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Top of the Rock Observation Deck, New York City, 2006.

Photo Roemer van Toorn

Engaging the Real

Operative knowledge is more likely to emerge from the concreteness of the project rather than through the distance of research or theory. This is the Berlage Institute’s general hypothesis. The city has become the common place and domain of investigation. Through a direct engagement in the act of projecting, of transforming the city, we will find knowledge for re-empowerment. Working through commissions, with clients and operating as a consultant are not just pragmatic requirements, but also a theoretical endeavor since we can no longer aim to understand the world without accepting to transform it.

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Culver City, Los Angeles, 1998.

Architectural Knowledge

Photo Roemer van Toorn

You don’t come to the Berlage Institute to work with a certain person. You come because you’re interested in certain issues and expertises you want to pursue with highly qualified experts and third parties like municipalities, institutions, governments, developers and manufacturers who say: “We have a problem, can you help us solve it?” This approaches a model of direct action as opposed to the ivory tower speculative research tends to become. This is the opposite of asking a well-known personality, because he or she is famous, “What do you want to do?”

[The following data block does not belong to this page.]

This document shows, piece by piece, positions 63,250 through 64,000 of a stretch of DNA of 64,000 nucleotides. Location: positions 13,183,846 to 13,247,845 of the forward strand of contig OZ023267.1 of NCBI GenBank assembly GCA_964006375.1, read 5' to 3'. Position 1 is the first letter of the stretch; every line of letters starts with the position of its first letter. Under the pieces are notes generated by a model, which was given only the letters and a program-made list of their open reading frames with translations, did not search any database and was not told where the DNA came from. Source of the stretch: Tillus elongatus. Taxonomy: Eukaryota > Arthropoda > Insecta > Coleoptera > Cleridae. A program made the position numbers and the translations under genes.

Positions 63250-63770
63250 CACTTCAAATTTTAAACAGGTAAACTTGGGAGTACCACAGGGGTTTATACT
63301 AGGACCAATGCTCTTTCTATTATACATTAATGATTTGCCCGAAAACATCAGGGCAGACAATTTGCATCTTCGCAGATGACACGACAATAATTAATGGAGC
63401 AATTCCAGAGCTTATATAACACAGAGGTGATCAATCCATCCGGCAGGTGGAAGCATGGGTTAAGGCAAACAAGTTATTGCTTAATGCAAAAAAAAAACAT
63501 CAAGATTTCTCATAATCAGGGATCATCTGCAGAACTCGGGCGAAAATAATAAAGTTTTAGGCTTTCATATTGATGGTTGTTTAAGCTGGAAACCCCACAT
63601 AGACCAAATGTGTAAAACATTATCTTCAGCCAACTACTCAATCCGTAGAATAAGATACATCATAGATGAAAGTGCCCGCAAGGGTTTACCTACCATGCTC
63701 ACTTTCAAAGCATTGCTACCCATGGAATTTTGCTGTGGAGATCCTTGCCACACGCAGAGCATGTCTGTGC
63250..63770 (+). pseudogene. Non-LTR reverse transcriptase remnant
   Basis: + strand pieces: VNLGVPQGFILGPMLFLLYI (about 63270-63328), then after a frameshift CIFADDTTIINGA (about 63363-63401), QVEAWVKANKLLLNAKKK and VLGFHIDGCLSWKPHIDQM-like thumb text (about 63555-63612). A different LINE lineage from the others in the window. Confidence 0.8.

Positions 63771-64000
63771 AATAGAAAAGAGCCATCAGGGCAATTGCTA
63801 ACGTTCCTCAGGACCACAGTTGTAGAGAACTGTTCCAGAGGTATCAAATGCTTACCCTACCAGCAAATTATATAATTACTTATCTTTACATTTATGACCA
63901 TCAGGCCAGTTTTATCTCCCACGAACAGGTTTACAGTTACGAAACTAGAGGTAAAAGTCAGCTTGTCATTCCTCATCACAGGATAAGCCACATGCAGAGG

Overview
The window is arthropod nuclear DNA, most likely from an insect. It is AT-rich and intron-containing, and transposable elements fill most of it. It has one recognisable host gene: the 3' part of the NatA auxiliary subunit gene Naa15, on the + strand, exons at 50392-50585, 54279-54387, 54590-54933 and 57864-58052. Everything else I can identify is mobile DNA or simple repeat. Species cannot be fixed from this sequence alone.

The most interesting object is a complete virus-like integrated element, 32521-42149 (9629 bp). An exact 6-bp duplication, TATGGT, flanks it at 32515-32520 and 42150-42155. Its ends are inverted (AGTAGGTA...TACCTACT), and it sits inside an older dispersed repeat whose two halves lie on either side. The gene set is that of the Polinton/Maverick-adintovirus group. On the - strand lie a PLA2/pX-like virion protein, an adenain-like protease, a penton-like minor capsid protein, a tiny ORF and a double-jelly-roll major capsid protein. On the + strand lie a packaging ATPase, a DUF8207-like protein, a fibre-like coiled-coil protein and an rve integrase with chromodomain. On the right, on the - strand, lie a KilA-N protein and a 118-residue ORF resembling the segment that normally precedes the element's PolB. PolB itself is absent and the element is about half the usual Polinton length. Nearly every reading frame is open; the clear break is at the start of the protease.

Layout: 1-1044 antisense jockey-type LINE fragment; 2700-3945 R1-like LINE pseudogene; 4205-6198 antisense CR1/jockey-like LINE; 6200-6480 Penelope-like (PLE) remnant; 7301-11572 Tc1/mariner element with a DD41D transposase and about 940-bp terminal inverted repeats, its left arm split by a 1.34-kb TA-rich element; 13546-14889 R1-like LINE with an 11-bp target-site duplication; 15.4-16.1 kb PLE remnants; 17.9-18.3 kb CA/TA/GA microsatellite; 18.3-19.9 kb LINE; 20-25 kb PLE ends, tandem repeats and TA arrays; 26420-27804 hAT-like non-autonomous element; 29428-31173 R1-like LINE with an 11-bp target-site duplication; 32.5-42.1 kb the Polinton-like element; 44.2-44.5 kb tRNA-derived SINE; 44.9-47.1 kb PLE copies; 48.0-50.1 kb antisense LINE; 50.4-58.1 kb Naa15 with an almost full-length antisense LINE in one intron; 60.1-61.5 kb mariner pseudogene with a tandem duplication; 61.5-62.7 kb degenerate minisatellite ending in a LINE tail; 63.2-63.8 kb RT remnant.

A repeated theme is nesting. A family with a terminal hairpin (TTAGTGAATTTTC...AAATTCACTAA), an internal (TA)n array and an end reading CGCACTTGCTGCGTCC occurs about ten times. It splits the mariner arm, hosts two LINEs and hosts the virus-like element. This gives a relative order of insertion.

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Richard Serra, Basel, Switzerland, 2005.

Expertises

Photo Roemer van Toorn

While our contemporary urbanization is mapped, researched, edited and branded by architects, we overlook how the discipline of architecture, a specific operational field of knowledge, could project the city against its further disintegration. Issues of form, spatial organization, technology, matter, geometry, structural design, aesthetics and typological analysis need to be addressed. The Berlage Institute focuses on structuring how – through its different expertises such as Associativity, Representation, Negotation and Scripting – the city can be projected. This approach, Beyond Mapping, deals specifically with the tools and materials of architecture, fundamentally aiming toward architecture as material practice.

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Video Sessions for Biennale Venice Installation, Berlage Institute, Rotterdam, 2006.